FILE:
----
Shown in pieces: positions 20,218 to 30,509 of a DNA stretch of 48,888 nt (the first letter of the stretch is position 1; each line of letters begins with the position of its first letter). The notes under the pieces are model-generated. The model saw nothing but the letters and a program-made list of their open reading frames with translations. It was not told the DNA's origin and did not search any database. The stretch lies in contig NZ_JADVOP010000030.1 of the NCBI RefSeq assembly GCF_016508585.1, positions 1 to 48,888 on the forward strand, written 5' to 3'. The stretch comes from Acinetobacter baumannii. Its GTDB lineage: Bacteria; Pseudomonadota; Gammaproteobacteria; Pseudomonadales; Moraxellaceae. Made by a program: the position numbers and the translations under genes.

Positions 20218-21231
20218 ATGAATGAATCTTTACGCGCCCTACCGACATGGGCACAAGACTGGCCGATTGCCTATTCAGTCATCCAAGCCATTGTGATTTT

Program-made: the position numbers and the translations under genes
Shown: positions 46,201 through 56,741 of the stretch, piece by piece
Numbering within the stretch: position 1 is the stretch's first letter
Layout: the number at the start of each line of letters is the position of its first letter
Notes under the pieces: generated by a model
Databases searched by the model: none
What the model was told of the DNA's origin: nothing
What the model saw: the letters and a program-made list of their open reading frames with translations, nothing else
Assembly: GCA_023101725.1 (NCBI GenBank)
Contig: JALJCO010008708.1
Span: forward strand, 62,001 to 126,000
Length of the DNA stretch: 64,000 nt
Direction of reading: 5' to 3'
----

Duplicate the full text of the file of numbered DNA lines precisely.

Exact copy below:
Shown in pieces: positions 20,218 to 30,509 of a DNA stretch of 48,888 nt (the first letter of the stretch is position 1; each line of letters begins with the position of its first letter). The notes under the pieces are model-generated. The model saw nothing but the letters and a program-made list of their open reading frames with translations. It was not told the DNA's origin and did not search any database. The stretch lies in contig NZ_JADVOP010000030.1 of the NCBI RefSeq assembly GCF_016508585.1, positions 1 to 48,888 on the forward strand, written 5' to 3'. The stretch comes from Acinetobacter baumannii. Its GTDB lineage: Bacteria; Pseudomonadota; Gammaproteobacteria; Pseudomonadales; Moraxellaceae. Made by a program: the position numbers and the translations under genes.

Positions 20218-21231
20218 ATGAATGAATCTTTACGCGCCCTACCGACATGGGCACAAGACTGGCCGATTGCCTATTCAGTCATCCAAGCCATTGTGATTTT

Program-made: the position numbers and the translations under genes
Shown: positions 46,201 through 56,741 of the stretch, piece by piece
Numbering within the stretch: position 1 is the stretch's first letter
Layout: the number at the start of each line of letters is the position of its first letter
Notes under the pieces: generated by a model
Databases searched by the model: none
What the model was told of the DNA's origin: nothing
What the model saw: the letters and a program-made list of their open reading frames with translations, nothing else
Assembly: GCA_023101725.1 (NCBI GenBank)
Contig: JALJCO010008708.1
Span: forward strand, 62,001 to 126,000
Length of the DNA stretch: 64,000 nt
Direction of reading: 5' to 3'